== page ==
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Re: Bakker lecture

Jason Head (head@lust.isem.smu.edu) wrote:

>        I remember reading somewhere that all amphibians are pretty much
> disappearing (water permeable integument + acid rain = dead amphibs').

The actual story is a bit more complicated than that.  As Darren
pointed out, the golden toad (of central america, not south) has
apparently disappeared.  However, red-eyed tree frogs (which inhabit
the same forests) appear to be doing as well as ever.  There's a group
in Oregon that's trying to claim that the increased UV radiation
filtering through the atmosphere as a result of the decrease in
stratospheric ozone is responsible for amphibian deaths.  Supposedly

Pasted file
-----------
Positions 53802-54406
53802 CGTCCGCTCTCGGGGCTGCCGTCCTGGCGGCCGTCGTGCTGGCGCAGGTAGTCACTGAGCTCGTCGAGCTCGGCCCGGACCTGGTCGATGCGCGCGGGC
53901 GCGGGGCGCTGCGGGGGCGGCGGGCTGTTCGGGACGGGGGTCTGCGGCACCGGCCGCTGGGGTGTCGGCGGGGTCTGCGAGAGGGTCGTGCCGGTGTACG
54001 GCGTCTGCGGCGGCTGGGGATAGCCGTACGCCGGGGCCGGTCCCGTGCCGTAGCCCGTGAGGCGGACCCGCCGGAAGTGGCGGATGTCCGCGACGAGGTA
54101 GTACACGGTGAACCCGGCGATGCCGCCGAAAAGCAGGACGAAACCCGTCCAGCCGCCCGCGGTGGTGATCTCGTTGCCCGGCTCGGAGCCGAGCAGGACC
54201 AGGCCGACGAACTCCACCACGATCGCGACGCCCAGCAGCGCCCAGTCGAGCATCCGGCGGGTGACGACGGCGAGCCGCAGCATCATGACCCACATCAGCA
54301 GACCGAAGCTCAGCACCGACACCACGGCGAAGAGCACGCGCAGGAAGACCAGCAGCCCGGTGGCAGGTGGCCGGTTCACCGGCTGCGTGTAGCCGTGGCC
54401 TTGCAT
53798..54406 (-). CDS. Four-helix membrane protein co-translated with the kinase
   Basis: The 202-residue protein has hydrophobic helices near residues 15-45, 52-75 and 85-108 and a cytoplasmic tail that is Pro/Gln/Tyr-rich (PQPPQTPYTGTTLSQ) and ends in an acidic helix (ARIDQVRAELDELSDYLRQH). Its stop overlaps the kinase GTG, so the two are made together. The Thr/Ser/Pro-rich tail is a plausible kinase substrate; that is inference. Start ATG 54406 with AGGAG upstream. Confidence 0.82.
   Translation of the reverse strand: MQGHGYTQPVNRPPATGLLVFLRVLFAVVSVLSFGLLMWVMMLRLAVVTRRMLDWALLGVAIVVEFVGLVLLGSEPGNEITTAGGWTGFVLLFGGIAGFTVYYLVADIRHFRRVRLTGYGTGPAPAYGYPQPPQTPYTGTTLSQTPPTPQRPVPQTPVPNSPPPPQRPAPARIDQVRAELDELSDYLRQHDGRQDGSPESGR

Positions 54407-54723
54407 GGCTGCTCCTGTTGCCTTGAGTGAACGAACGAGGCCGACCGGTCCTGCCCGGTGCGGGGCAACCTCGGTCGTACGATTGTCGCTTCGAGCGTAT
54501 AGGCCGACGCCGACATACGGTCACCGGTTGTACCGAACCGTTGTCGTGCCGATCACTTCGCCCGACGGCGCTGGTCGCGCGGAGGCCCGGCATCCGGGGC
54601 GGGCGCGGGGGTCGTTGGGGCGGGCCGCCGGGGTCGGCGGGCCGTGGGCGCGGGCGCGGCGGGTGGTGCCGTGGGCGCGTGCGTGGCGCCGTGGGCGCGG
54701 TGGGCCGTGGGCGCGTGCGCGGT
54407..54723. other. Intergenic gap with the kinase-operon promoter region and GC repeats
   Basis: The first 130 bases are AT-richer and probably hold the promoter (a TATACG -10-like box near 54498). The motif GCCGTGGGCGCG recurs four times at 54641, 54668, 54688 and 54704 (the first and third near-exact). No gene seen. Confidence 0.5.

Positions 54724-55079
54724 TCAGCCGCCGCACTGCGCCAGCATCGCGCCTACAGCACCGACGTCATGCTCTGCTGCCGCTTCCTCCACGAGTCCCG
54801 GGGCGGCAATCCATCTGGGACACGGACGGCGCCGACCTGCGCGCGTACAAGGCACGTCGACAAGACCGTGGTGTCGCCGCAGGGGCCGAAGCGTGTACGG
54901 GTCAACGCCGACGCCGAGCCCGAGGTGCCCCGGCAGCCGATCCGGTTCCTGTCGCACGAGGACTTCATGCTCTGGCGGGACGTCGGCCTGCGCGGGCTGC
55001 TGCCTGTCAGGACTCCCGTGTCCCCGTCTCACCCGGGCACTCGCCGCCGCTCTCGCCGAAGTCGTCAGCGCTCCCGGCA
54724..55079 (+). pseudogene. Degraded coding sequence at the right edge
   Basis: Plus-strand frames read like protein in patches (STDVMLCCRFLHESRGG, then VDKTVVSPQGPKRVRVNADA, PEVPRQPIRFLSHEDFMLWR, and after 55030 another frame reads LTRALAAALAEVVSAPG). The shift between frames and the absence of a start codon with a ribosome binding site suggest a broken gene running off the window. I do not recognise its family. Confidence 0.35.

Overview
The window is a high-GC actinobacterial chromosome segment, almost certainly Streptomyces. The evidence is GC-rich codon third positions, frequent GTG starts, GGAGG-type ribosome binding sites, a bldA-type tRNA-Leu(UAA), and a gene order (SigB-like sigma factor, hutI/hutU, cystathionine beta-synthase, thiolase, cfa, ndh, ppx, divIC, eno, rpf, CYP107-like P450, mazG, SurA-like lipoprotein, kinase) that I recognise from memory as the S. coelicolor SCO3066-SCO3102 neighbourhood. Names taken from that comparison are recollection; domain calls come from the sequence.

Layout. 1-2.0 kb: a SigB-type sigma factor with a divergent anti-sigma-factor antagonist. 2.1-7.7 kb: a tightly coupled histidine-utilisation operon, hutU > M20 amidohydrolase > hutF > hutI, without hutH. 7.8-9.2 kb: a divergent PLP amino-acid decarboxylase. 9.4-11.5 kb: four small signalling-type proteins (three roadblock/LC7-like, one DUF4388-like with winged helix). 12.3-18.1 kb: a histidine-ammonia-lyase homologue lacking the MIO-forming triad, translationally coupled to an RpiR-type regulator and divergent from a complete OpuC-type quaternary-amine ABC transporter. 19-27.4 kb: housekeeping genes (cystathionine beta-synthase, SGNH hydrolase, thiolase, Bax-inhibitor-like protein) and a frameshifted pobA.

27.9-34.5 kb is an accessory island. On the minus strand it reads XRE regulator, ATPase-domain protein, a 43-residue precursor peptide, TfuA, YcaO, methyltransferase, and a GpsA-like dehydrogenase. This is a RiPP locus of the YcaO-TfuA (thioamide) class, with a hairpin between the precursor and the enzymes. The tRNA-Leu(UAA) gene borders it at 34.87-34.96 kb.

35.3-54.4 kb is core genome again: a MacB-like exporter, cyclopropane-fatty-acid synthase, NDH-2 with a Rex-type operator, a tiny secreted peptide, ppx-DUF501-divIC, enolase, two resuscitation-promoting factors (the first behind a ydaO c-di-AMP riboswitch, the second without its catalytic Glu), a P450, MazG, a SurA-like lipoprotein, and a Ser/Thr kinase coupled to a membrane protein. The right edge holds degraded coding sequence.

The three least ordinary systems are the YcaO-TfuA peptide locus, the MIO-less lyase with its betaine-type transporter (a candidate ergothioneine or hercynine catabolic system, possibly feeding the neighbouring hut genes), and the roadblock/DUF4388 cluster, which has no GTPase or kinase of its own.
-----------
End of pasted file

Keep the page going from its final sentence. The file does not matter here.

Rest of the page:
amphibians that lay their eggs in sheltered locations, or amphibians
that produce a lot of an enzyme called photolyase are not disappearing
(or at least not disappearing as quickly).  Photolyase recognizes and
repairs DNA that's been damaged by UV irradiation.  The lack of good
data about how much UV radiation strikes the Earth's surface (let
alone how the amount has changed over the past decade) is a real
sticking point, though, and the matter is hotly debated.

In any case, a lot of frogs and salamanders do seem to be having a bit
of a crisis right now.  And as a cautionary note:  we're having a lot
of trouble determining the cause(s) of extinctions that we're
watching.  That might make you want to think hard before deciding that
you know for sure why the dinosaurs became extinct.  (and you all
thought I was letting this drift off topic ;-)

Mickey Rowe     (rowe@lepomis.psych.upenn.edu)